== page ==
Abrams gave the Sultan of Brunei the number of the bank account owned by InterMaritime Bank president, Bruce Rappaport, a golfing friend of then CIA director, William Casey. General Secord was the subsequent recipient of the $10 million cash, which was used for distribution to the Contras. Elliot Abrams, the current National Security Advisor, earlier had pleaded guilty for withholding information from Congress and was pardoned by the former President Bush in 1992.

It was soon after October 1984 that CIA director Casey paired North and Secord as a Contra-support team when the Congressional Boland Amendment forced the CIA to refrain from direct or indirect aid in matters of the covert making of wars.

Bush’s Bahrain Oil Deal: “I Beseach Thee, Oh Godfather”

The younger Bush’s insider trading allegations relating to Harken lead a trail to the reportedly lucrative and exclusive offshore oil drilling contract that Harken received from the government of Bahrain in 1990, despite having had no previous international or off-shore drilling experience.

Bush sold his shares in Harken in 1991, immediately after the wells were found to be dry and just before the first Persian Gulf War, using his artificially inflated profits from the stock sale to buy into the Texas Rangers baseball team, making him personally wealthy enough to sell out before going into politics. George W. Bush’s Bahrain deal was arranged by Houston oil consultant, Michael Ameen.

At that time, Ameen was a paid consultant for the U.S. State Department and had briefed the incoming U.S. ambassador to Bahrain, Charles Hostler. Simultaneously, Ameen was also the head of government relations for the Saudi’s Arabian American Oil Company (ARAMCO) that had Mahfouz on its Supreme Council. In that position, Ameen spent years dealing with members of the Saudi royal family and their associates, including his close friend Sheikh Kamal Adham, the long-term and influencial director of Saudi Intelligence from 1963 until 1979, overlapping former President Bush’s tenure as CIA director. Sheikh Adham was formally involved in the Bahrain deal.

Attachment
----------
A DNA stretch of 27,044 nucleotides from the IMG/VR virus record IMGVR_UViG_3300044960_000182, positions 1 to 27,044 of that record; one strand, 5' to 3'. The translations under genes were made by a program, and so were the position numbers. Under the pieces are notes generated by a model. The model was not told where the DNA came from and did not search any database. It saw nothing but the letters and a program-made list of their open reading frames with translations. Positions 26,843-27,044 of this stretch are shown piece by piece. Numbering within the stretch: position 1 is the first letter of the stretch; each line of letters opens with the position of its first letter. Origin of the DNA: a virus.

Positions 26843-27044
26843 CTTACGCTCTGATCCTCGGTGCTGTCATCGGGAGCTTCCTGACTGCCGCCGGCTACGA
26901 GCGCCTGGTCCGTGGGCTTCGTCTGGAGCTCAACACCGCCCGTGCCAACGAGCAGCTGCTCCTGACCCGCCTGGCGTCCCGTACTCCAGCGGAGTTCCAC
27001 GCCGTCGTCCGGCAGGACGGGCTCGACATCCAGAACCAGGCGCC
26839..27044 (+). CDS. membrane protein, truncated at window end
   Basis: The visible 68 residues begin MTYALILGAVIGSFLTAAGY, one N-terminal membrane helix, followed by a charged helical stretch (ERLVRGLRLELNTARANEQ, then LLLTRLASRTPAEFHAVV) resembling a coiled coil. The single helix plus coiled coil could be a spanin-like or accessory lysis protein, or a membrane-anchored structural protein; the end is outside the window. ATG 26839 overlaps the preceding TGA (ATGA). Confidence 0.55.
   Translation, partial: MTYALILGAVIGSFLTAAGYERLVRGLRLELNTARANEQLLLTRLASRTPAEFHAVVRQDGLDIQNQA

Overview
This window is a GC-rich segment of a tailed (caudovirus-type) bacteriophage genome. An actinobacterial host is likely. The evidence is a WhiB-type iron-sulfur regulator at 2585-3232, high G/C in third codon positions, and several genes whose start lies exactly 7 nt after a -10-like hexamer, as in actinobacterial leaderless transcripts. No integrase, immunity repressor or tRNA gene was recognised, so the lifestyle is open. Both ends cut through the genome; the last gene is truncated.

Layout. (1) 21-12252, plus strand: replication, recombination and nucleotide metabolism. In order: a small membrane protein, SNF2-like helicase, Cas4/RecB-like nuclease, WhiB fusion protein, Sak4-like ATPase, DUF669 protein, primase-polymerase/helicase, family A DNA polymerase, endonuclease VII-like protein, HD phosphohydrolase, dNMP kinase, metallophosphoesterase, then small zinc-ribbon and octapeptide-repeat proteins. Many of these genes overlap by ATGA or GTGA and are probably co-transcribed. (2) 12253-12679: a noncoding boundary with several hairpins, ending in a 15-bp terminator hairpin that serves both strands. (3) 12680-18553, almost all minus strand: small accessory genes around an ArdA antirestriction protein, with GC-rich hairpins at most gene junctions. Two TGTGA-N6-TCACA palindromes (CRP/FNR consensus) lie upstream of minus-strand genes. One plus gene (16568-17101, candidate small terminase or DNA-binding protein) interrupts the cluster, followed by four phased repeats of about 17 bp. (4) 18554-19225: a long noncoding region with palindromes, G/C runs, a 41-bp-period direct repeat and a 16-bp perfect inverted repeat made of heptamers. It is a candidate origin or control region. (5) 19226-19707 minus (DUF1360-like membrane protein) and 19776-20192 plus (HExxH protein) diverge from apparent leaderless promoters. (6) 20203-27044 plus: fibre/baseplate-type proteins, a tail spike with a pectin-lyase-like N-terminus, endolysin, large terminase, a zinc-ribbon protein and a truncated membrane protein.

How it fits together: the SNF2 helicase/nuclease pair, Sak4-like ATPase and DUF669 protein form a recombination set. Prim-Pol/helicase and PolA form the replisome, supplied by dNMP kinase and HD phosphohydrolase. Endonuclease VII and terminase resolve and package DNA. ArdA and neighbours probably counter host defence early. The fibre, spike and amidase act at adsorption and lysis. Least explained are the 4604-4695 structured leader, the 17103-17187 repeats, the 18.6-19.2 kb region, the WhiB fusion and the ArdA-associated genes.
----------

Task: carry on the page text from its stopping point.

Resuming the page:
As an example of well-connected men, for over 25 years, the U.S. State Department’s deal maker, Michael Ameen, has known Harken-investor Sheikh Bakhsh, who at various times was also a principle shareholder in Stephens’ Worthen Bank, in BCCI and in Mahfouz’s Middle East Capital Group. As an example of a close and tight network, by Michael Ameen’s own account, within 10 minutes of discussing the matter of his recommendation of Harken for Bahrain’s offshore deal with their Oil Minister, he received a call from one of Harken’s investment bankers at Stephens Inc. of Little Rock. Before long, Ameen was leading Harken delegations to Bahrain, earning $100,000 for his services.

Earlier, during the 1980’s, Sheikh Adham and his successor as Saudi Intelligence Director, Abdul Khalil, secretly acted as BCCI nominees in a hostile take-over of Washington D.C.’s largest bank, Financial General Bankshares, that soon became First American Bankshares. First American was, in fact, a Bank of Credit and Commerce International front for Mahfouz that was set up in the U.S. with the pivotal assistance of billionaire Jackson Stephens, a lavish financial backer of many political campaigns for both Bush presidents.